Fifteen years before Joe Burrow treated the college football world to his “Heisman moment”, another LSU Tigers quarterback cemented himself as the NCAA’s next great signal caller. Some call JaMarcus Russell the most talented college quarterback of all time. Some call the mobile, cannon-armed passer an all-time NFL bust.
When Hurricane Katrina hit the state of Louisiana in August 2005 and destroyed homes and displaced people from New Orleans to Baton Rouge, LSU fans needed a distraction. From the destruction. From the death. Russell provided that instantly in 2005.
Louisiana State University was originally supposed to play its season opener against No. 15 Arizona State at home. That quickly changed when the school opened campus up to hurricane victims. The NCAA then moved the game to Sun Devil Stadium in Tempe, Arizona.
2005 LSU-Arizona State
This wasn’t any old season opener.
This was Les Miles’ first game as the Tigers head coach, and he was replacing a man who won 48 games in five seasons, including the 2003 national championship: Nick Saban.
In less than five minutes into The Mad Hatter‘s first game in Baton Rouge, he reached into his bag of special teams tricks. He called a fake punt with punter Chris Jackson and it worked to perfection, but it didn’t lead to points.
LSU found itself down 17-7 by the time the fourth quarter rolled around, a bleak sign for what could possibly be a very long season.
Then, things began to change. LSU’s Claude Wroten blocked an ASU field goal attempt and Mario Stevenson returned it for a touchdown. The Tigers nearly fell down by 13, but now they were within three. Almost immediately after, they blocked a Sun Devils punt and LSU cornerback Craig Steltz returned that for another score, giving LSU the 21-17 lead.
The rest of the quarter was a back-and-forth affair. ASU quarterback Sam Keller threw a touchdown, LSU’s Skyler Green and Joseph Addai teamed up to march the LSU offense downfield and score again. Down 31-28 with a few minutes to go, JaMarcus Russell was tasked with driving the length of the field and either winning the game or tying it up.
What do you think he did?
JaMarcus Russell Game-Winning TD Pass on 4th-and-10
LSU’s offense began to stall on Arizona State’s 39-yard line. On fourth-and-10, Russell made not only the play of the game, but arguably the play of his collegiate career.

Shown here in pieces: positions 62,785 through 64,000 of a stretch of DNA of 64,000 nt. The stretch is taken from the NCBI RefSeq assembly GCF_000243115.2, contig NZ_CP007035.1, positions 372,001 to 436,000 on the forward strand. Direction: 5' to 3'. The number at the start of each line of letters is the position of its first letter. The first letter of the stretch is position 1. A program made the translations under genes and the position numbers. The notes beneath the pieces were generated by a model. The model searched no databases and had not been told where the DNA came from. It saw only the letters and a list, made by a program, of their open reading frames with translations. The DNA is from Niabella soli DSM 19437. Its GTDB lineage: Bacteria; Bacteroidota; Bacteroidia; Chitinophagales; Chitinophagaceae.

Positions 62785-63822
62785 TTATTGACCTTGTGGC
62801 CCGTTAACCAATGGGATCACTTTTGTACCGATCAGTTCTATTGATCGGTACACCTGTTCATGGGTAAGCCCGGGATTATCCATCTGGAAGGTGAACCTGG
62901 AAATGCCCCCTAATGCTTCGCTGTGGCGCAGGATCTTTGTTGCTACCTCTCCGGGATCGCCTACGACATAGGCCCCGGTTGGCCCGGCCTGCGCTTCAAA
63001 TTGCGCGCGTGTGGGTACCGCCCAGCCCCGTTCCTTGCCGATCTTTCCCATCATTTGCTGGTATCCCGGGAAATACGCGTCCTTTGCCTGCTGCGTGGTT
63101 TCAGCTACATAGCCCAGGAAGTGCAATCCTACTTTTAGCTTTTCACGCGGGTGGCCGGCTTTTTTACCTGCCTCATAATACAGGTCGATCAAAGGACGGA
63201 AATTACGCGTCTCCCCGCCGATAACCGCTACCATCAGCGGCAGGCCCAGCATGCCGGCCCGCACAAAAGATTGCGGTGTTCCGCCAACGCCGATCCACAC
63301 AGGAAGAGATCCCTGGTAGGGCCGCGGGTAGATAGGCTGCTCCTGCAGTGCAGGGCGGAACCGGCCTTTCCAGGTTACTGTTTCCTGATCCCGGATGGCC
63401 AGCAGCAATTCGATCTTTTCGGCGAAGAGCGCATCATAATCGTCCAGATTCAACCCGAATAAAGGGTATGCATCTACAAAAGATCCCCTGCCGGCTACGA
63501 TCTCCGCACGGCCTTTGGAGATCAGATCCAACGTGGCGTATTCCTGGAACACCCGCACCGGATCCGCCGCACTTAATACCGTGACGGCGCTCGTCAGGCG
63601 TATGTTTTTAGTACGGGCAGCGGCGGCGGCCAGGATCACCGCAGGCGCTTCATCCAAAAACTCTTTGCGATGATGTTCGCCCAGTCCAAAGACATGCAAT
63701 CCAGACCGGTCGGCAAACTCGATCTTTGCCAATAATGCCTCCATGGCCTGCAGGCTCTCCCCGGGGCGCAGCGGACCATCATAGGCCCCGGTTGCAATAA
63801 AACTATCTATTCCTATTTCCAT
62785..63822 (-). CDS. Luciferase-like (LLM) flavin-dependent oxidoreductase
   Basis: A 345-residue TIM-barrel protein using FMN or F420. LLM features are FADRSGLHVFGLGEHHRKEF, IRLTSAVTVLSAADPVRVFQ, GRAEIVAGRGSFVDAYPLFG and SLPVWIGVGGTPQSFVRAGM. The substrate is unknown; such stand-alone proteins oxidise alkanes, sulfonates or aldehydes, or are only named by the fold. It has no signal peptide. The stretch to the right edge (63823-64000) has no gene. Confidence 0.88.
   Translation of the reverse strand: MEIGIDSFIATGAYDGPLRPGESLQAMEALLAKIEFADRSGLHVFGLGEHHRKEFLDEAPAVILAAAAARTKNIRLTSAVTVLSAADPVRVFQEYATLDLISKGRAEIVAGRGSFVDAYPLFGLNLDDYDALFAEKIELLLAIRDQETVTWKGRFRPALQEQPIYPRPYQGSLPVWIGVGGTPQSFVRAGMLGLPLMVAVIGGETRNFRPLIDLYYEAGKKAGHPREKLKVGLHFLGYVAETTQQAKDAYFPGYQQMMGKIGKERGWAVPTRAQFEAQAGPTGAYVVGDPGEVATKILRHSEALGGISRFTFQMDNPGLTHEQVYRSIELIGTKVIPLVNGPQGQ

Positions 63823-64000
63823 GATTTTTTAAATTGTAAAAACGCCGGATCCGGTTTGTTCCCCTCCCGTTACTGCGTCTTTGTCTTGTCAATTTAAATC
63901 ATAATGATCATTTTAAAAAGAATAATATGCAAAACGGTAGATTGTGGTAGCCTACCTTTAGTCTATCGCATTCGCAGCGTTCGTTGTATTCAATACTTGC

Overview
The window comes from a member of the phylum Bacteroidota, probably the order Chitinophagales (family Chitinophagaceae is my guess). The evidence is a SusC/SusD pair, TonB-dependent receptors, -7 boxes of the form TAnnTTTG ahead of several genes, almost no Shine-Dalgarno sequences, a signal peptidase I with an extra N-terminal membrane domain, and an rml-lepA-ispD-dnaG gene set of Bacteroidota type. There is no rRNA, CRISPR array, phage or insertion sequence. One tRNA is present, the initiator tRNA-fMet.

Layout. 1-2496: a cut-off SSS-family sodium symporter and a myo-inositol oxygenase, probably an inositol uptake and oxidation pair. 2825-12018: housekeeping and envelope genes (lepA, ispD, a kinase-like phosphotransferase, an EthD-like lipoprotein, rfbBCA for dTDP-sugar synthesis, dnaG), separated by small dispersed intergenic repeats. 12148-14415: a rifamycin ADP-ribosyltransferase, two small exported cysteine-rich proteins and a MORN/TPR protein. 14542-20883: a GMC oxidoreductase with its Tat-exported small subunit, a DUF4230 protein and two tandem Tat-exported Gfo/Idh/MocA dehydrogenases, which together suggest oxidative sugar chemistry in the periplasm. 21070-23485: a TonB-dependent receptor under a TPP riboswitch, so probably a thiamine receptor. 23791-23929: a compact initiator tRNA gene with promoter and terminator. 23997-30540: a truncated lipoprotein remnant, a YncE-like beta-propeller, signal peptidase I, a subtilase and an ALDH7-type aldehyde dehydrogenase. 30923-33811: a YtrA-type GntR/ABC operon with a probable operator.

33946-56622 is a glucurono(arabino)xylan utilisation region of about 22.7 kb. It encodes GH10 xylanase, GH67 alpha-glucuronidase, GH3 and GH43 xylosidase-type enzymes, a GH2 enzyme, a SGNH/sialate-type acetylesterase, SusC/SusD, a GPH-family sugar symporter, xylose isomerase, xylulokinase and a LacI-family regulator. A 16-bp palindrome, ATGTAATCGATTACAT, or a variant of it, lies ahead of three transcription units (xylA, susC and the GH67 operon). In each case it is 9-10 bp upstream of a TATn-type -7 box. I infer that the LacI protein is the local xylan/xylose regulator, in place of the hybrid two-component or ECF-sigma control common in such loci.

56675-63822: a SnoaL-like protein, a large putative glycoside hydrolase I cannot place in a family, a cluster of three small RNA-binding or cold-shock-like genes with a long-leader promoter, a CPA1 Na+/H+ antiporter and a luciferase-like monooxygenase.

The 6-foot-6 Russell scrambled a bit before uncorking a throw off one foot. LSU wide receiver Early Doucet came down with it in the end zone just before falling out of bounds to complete the comeback. Whether Doucet had control of the ball all the way through the play is up to you, but referees ruled it a touchdown.
?I was thinking to myself, God put us in this position,? Russell told the New York Times. ?He got us this far and we just had to put a little extra hard work in.?
LSU needed one more stop on defense to put the game away, and it did.
Jimbo Fisher, then the LSU offensive coordinator, reflected on the play.
?It was such a big moment for everyone,? Fisher told the New York Times. ?It was the kind of moment that makes legends.?
The thrilling win, at least momentarily, lifted Louisianans’ spirits and paved the way for an 11-2 mark in Miles’ first season. LSU lost the SEC Championship game to the Georgia Bulldogs but defeated the Miami Hurricanes in the Peach Bowl, finishing No. 6 in the Associated Press final poll.
Russell would go on to have many terrific moments and games in Baton Rouge — like when he torched Notre Dame in the 2007 Sugar Bowl — before the Oakland Raiders selected him first overall in the 2007 NFL Draft. The Mobile, Alabama, native’s professional career may not have panned out the way LSU fans hoped, but they won’t ever forget his game-winning touchdown after Hurricane Katrina.
This post was originally published on May 19, 2020, but this moment deserves to be brought back to light.